Nigeria Wants Its Name Removed From US Checklist
Nigeria has asked the US to remove it from a list of countries whose citizens face tougher airport security checks after a failed airliner bomb plot.
Nigerian Foreign Minister Ojo Maduekwe told BBC News he had protested to the US ambassador about the measures.
And the Nigerian Senate has lodged an official appeal with the US to be removed from the list of 14 countries.
The US has charged a Nigerian man with trying to blow up a plane. Mr Maduekwe said this was an 'isolated case'.
The alleged bomber, Umar Farouk Abdulmutallab, 23, had left Nigeria 10 years ago, he added.
Mr Maduekwe said Nigeria identified with US measures to improve security for US citizens but those issues could be dealt with 'in a manner that will not be seen to be rather unfriendly'.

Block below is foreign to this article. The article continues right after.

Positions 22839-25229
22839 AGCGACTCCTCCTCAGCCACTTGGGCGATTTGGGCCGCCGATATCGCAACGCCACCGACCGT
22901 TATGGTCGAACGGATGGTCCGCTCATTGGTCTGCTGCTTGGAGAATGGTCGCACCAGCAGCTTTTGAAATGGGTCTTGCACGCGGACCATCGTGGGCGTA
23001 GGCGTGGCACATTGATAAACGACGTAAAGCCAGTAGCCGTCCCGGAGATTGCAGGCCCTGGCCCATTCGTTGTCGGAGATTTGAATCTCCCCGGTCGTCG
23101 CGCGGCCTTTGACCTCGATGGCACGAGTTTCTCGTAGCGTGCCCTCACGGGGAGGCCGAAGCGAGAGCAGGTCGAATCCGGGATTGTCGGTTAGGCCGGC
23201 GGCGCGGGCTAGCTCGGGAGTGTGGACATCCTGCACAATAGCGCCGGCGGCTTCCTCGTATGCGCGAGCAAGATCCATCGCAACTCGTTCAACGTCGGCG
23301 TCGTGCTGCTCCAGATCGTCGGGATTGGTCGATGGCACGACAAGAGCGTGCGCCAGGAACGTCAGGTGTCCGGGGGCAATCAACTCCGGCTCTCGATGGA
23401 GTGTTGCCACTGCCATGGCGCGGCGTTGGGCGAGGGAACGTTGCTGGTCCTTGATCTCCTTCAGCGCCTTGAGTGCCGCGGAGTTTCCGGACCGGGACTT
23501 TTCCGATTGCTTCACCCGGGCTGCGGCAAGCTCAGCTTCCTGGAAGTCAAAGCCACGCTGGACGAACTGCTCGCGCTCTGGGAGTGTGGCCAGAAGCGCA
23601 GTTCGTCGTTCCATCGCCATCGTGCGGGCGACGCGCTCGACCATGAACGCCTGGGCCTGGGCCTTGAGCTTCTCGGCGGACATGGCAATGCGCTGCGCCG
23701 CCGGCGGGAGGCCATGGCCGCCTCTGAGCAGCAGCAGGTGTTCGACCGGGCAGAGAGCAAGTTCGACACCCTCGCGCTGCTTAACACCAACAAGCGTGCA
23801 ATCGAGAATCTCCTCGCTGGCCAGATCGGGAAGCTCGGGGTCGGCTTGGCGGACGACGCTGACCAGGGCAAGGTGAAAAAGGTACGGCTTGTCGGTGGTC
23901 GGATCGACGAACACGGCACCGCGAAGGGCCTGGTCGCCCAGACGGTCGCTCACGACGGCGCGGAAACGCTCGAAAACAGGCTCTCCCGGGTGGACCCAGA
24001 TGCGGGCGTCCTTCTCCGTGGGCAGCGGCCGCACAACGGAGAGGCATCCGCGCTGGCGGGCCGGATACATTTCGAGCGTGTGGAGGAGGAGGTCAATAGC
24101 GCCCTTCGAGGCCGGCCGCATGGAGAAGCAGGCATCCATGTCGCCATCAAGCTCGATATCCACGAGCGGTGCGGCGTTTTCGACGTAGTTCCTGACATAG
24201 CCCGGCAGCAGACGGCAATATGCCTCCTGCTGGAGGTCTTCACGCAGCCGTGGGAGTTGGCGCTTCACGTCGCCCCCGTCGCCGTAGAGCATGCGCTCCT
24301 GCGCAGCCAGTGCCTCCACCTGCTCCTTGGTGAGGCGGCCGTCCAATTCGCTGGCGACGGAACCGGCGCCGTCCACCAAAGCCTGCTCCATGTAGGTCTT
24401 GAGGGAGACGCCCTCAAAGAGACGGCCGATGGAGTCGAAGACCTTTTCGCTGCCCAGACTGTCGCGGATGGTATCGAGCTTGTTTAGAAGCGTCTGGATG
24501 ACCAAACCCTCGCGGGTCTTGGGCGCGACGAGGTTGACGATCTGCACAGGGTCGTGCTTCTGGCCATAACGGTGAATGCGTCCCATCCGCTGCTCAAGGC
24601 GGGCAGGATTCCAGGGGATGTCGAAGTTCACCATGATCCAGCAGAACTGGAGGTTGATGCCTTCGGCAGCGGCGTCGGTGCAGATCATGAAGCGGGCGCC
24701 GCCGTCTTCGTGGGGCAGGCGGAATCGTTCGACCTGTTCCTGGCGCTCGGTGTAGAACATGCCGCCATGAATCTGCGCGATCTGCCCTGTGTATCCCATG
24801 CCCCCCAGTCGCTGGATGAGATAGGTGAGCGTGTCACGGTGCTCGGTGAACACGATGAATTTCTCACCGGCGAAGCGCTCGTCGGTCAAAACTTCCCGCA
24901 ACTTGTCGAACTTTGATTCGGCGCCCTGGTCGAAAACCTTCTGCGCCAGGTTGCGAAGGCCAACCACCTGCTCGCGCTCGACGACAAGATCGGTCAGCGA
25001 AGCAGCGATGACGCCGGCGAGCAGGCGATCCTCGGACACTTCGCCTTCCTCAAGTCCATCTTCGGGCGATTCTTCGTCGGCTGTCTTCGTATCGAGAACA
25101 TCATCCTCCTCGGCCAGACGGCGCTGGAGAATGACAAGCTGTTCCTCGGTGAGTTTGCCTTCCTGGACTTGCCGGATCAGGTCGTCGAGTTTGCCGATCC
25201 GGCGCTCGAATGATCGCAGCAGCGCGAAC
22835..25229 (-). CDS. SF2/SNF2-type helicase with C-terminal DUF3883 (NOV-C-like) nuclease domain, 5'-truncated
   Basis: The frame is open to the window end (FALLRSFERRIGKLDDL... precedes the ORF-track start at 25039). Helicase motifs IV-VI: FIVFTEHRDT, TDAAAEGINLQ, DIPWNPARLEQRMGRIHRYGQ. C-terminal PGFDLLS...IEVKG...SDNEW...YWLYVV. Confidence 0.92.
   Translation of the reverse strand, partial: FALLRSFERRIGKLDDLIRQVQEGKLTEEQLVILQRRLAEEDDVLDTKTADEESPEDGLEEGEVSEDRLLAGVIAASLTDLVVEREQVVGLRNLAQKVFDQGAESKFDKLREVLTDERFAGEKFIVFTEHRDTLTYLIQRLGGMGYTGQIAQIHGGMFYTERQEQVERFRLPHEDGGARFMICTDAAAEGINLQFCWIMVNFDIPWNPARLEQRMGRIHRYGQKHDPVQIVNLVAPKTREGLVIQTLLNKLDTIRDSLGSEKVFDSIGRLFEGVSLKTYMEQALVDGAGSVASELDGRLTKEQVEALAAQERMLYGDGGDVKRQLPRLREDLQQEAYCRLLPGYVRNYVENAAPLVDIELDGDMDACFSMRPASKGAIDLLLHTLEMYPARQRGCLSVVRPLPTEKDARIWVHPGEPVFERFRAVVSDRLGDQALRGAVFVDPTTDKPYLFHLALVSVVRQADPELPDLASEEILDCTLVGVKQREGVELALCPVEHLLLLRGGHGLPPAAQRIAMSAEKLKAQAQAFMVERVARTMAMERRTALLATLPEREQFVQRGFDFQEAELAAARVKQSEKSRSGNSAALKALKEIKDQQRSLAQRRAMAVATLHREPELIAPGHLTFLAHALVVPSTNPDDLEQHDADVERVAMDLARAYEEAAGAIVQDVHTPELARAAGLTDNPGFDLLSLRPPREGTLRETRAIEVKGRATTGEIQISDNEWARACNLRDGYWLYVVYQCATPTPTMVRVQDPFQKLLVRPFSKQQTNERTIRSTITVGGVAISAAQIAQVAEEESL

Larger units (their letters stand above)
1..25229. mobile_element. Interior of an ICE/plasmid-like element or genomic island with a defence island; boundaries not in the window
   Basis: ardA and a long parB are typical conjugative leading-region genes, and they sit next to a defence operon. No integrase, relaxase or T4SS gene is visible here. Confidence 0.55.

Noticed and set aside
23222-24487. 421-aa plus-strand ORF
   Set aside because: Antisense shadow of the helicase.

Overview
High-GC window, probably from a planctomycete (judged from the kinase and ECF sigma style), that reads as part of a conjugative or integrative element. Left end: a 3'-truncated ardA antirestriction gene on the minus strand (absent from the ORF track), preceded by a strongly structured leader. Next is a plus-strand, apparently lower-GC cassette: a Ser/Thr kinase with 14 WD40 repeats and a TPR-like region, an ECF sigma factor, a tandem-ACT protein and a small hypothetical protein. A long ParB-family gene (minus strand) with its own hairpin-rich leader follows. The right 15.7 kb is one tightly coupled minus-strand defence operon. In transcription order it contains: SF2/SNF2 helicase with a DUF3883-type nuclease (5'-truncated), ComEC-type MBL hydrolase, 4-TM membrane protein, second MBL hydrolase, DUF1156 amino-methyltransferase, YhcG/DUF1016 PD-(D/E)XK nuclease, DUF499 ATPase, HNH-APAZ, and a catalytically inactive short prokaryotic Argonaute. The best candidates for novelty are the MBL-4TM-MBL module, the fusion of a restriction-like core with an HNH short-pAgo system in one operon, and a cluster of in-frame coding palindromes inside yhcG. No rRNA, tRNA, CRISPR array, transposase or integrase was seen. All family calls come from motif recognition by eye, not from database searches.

And he met US ambassador Rene Sanders on Tuesday to push Nigeria's objection to the new measures.
Meanwhile, senate spokesman Ayogu Eze confirmed a separate complaint had been made by parliament and the senate expected a response from the US in seven days.
The BBC's Ahmed Idris in Abuja said it was not clear what measures parliament intended to take if the appeal failed.
Nigerians are among 14 nations whose citizens face stiffer rules including body searches and luggage checks.
The nationals of four other African countries - Algeria, Libya, Somalia and Sudan - are also subject to the new measures.
Nigeria has already said it has tightened its security measures since the alleged plot. — BBC